Supporting ‘our’ Israelis 

In Short

Israeli emissaries give Diaspora Jewish communities so much. Right now, they need us.

Two weeks ago, the three of us joined hundreds of thousands of Americans in Washington, D.C., to express our support of Israel. In the aftermath of Oct. 7, as the war with Hamas approaches the end of its second month, we must also critically reflect on what the Israelis in our communities need most and how we as North Americans can support those who have strengthened and supported us. 

For the past 20 years, the three of us have worked together as national, congregational and summer camp leaders to deepen individual connections between Israelis and Americans. We understand that no amount of nuanced curriculum or immersive travel can replace the person-to-person connections that are developed in Jewish educational settings. Relationships have always been our starting place for Israel education. 

In summer camps, congregations and other Jewish educational settings, Israeli shlichim (emissaries) transform Jewish education and deeply impact young Jews and their families. The connections with Israeli camp counselors and shinshinim (shlichim embedded in North American communities) extend far beyond their time of service, often including in-person visits and continued communication via social media, email or phone. Through these relationships, North American community members have opportunities to ask deep and honest questions about Israel, Israeli life and Diaspora Jewry. They engage in hard conversations, and get to know the personal experiences and life stories of the shlichim. These emissaries are trained to share generously of themselves, allowing their lives to be the textbooks from which others learn not only about them but about the history of Israel and the policies of their government. They do all this while serving as role models, fun-loving Hebrew teachers and cultural ambassadors. 

Israelis who have made a home in North America also serve as an integral part of the Jewish educational infrastructure, in our congregations and other formal and informal settings. Hebrew instruction, Israel engagement and overall commitment to staffing and supporting Jewish early childhood, religious school and Israeli/Hebrew communal programs throughout the year rely on these Israelis living abroad. They share their personal and family connections to our holy land, and often make lifelong commitments to Jewish education in North America. They translate their life, experiences and “Israeliness” into educational content, learning and conversations. We are stronger and more deeply connected to Israel and the Hebrew language because of these teachers and leaders.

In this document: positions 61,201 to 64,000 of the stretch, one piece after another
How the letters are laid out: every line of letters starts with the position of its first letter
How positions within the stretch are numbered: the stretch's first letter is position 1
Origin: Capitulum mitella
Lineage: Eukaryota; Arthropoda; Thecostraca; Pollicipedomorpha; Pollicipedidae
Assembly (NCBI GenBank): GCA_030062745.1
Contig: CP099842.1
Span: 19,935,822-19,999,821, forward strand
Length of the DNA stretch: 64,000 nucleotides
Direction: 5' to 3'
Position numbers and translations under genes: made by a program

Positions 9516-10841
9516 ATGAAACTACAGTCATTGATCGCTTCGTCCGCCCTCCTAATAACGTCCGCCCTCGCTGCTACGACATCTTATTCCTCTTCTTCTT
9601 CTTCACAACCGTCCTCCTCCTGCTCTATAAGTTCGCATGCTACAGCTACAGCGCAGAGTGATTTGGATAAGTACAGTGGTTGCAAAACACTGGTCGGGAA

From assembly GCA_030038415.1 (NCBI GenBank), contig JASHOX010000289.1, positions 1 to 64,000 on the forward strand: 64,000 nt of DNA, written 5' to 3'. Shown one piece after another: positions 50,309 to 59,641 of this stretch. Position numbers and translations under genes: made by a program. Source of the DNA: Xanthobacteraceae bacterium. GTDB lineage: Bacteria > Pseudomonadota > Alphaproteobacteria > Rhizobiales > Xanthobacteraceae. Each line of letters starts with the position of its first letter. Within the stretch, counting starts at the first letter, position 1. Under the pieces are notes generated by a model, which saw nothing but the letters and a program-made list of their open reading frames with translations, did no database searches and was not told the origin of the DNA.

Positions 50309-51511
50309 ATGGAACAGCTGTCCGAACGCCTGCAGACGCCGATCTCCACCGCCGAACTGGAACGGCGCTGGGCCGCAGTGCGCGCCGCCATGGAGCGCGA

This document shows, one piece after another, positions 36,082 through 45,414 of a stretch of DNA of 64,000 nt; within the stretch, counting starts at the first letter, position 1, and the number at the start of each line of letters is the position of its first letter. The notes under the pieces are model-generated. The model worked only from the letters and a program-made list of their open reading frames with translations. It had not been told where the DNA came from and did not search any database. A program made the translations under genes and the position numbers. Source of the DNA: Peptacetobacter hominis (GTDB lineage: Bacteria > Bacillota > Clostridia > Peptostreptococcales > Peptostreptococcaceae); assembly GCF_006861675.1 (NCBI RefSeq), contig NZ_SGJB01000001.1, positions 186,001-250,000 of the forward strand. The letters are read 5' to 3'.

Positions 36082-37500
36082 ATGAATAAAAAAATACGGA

It is now our turn to repay their gifts by guiding our own communities to better understand their current experiences. 

Young man with wistful expression, big dark eyes and thick curly hair in front of a dark background
Photo by Austin Human on Unsplash

Israelis are continuing to experience direct trauma, secondary trauma and national trauma. Shlichim in North America need their North American colleagues to continue to extend them patience and grace, and former shlichim in Israel need the same. Israelis want to feel empathy and unconditional support, both as individuals and as a part of the broader Jewish community. We asked these individuals to share their lives like living textbooks — this is why they study and react personally to the social media posts and public statements from the North Americans in the communities they served. They taught our communities that we share the same values and the same core beliefs, and they were eager to learn about what it means to be Jewish outside the Land of Israel and Diaspora’s relationship with Israelis. We must now hold up our end of the covenant we made to be committed partners and community members, living our shared values.

While this work is challenging, we as leaders can take responsibility for the relationships we helped to create and the dialogue we fostered in our educational settings. When our former staffers in Israel share concern that North Americans (individually and institutionally) are not supporting Israel “loudly enough” online, we can help our families and leaders understand their point of view. We can encourage dialogue that is personal and direct; and we help to put social media into context for our staff and stakeholders. Even when we disagree about policy or politics, we can model doing so with compassion and love. We can also help everyone understand the differences between intent and impact, especially around social media. 

The foundation of education at this moment can and should be our relationships. That personal trust and connection has always helped us listen and grow. It is the critical ingredient to bridge divides and create more compassion for Israelis as they share their truth. Jewish educators have the power to create this climate and transform the current pain into connection, no matter the distance between us.

Lisa David is the executive director of URJ Camp Harlam and URJ Camps Pipeline Strategy. 

Rabbi Anat Levin-Katzir is the director of education at Kol Dorot, a Reform Jewish community in Oradell, N.J. 

Rabbi Stacy Rigler is the executive director of the Association of Reform Jewish Educators.